The defensive line coaches brought out the heavy bags, and the D-linemen practiced weaving through four bags to get to a fifth bag, which represented a (conveniently statuesque) quarterback. Later, this was compressed; the four bags were tightly bunched, and the D-linemen had to navigate them quickly, swatting each aside and weaving through them. This appeared to be much more challenging, and required a nasty combination of strength and quickness. Because the close proximity of the four bags requires players to play with coordinated hands and feet, it serves to separate the proverbial men from the boys. Indeed, Greg Hardy, whose hands and feet were in concert, attacked the drill beautifully, matching choppy steps with quick, powerful swats. On the other hand, Chris Whaley was out of synch and, because his hands and feet weren't well coordinated, struggled to move the bags with much force, eventually falling over the fourth bag:
Later, the defensive linemen worked on reading their keys while double-teamed. The key ingredient here was to avoid over-committing too early. The D-linemen had to churn his legs to hold the double team and then explode through it to the ballcarrier (a coaching assistant), who was instructed to take one of three possible routes. To get in position to make the tackle, the D-linemen had to drive their feet to maintain position and then, when the ballcarrier made his move, explode in his direction, either to make the play or to cut off a potential cutback lane. On one rep, Tyrone Crawford held his ground, then used a powerful rip move to disengage quickly and swallow up the assistant with the ball.
As the big boys grunted and sweated, the linebackers worked in pairs (remember today's agenda was the nickle) on their zone pass drops against four-man pass patterns. The idea was that they should run with the inside receiver to a point, before passing him off to an imaginary secondary defender once he had cleared their zone. The challenge was to stay underneath the receiver to cut off the passing lane while not getting so deep as to allow the other receiver on that side, running a pattern in the flat, to have too much room to run after making the reception.
As this was happening, the corners worked on picking up receivers who were deployed in "trips" formations. Secondary coach Jerome Henderson stood behind his guys, and signaled to each of the "receivers' the pattern he was to run. The corners were then to pick up the receivers as they broke into their patterns. This required man-to-man coverage, which brings up an interesting point: the fact that the corners drilled on so many elements of man-to-man coverage suggests that we may be seeing a higher percentage of man-to-man calls than we've witnessed in recent years.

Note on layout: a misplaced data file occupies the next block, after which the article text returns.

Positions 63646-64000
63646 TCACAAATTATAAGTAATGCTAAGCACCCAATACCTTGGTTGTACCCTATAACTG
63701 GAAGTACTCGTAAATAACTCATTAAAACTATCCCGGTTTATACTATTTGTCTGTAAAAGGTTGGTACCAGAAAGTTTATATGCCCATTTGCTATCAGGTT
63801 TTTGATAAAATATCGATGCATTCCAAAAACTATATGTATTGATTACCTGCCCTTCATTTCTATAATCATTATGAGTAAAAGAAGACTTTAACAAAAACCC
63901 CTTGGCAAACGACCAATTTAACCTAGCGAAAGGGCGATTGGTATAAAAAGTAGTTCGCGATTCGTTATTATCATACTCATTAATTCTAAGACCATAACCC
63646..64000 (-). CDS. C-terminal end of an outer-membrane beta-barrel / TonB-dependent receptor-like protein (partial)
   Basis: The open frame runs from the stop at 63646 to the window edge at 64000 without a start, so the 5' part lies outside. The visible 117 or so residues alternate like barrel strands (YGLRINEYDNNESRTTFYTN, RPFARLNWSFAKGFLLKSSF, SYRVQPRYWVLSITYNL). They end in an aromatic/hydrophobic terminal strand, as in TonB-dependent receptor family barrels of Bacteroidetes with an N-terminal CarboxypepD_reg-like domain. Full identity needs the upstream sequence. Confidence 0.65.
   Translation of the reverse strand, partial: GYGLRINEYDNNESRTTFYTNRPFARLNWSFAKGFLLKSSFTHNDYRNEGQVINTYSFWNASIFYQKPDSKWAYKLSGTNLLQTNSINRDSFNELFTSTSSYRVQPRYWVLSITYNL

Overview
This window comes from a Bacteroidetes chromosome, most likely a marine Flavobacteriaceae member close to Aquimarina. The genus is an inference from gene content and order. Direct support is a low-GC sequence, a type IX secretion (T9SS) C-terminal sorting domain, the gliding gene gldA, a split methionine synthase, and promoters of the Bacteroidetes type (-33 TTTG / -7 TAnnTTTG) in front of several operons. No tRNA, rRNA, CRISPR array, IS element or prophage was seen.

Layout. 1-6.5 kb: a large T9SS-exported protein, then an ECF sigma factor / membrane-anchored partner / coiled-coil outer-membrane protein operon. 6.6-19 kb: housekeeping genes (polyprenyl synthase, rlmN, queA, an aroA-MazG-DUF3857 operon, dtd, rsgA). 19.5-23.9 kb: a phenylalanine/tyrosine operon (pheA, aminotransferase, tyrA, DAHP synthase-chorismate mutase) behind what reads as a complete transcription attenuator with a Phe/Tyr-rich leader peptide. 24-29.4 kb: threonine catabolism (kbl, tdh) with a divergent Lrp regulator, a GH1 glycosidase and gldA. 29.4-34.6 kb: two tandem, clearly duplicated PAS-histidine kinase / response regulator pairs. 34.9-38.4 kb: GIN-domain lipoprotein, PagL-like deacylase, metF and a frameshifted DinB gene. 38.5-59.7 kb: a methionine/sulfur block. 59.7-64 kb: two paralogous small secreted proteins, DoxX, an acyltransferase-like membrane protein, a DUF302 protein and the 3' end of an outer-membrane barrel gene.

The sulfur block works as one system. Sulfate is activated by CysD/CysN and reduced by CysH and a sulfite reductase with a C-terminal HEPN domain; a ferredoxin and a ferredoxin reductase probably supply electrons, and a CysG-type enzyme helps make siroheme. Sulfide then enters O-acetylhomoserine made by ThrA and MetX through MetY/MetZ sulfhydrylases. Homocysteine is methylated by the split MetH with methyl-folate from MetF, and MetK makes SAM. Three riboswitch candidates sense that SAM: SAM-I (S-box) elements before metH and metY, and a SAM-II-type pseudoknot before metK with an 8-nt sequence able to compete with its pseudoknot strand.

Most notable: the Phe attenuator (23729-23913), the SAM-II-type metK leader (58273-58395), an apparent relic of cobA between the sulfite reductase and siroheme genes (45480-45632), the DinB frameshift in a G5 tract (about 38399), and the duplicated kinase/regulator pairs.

Next up was the second, briefer special teams period, where Bisaccia and his crew assembled the kick return elements that had been operating on separate fields at the start of practice. It was fascinating watching the coaches implement a very complex operation, with many moving parts. Here, Bisaccia frequently stopped the action to work on details with one of the various side of the return team: technique, timing, spacing or placement. As of today, your primary kickoff return candidates are Lance Dunbar, J.J. Wilcox, Terrance Williams and Cole Beasley. Later, we saw Lucky Whitehead take a couple reps.
Again, as was mentioned in the practice summary, one thing that was different from Thursday's agenda was that they concluded Friday's affair by assembling what had previously been disparate units. In the final phase of Friday's practice, the defense, which had worked in discrete position groups thus far throughout all of the short camp (outside of 11-on-11 walk-through work), gathered as a full unit for the first time, deploying in nickle, and facing off against an offensive skill position group populated by the coaching support staff (i.e., the young guys who can still run), with Jason Garrett playing quarterback. This served as glimpse at future practices, which will build to the final 11-on-11 session of the day and figure as the final exam on the day's lessons. Here, after two days of fundamentals, the coaching staff gave the players an arena to put them into practice.
Soon thereafter, another horn sounded, and the players gathered around Garrett in the middle of the field, then took their positions for a final team stretch. After this, we were treated to the second "blue period," during which down-roster types receive special instruction.This, of course, is where tight ends coach Mike Pope breaks out his crazy drill de jour. Today, it involved each TE laying down under a pile of pads, then shooting up, shedding the pads to make a catch.
As this was drawing the attention of the assembled media, Frank Pollack and Marc Columbo put their offensive linemen through some curious "punch-out-while-maintaining-a-base" drills (these were covered in detail in the practice summary). Here, in an exercise designed to test keeping a good base while punching out, they took turns standing with each foot on a gel-filled "doughnut," with their arms joined to more resistance bands, as they tossed a medicine ball back and forth with another O-lineman:
As I watched these, I was reminded of something I wrote at the end of last year's second camp practice report:
After only two practices, this blue period has quickly become my favorite moment of each camp practice - not because it signals the end of the practice, but because of its idyllic power: These are quiet moments after a storm, which take place as the low, late-afternoon light produces long shadows and bounces its rays off all the players' helmets. It's simple, and quiet and beautiful. I'm hoping that it continues to be a defining characteristic of this year's Oxnard sojourn.
Here's to it...!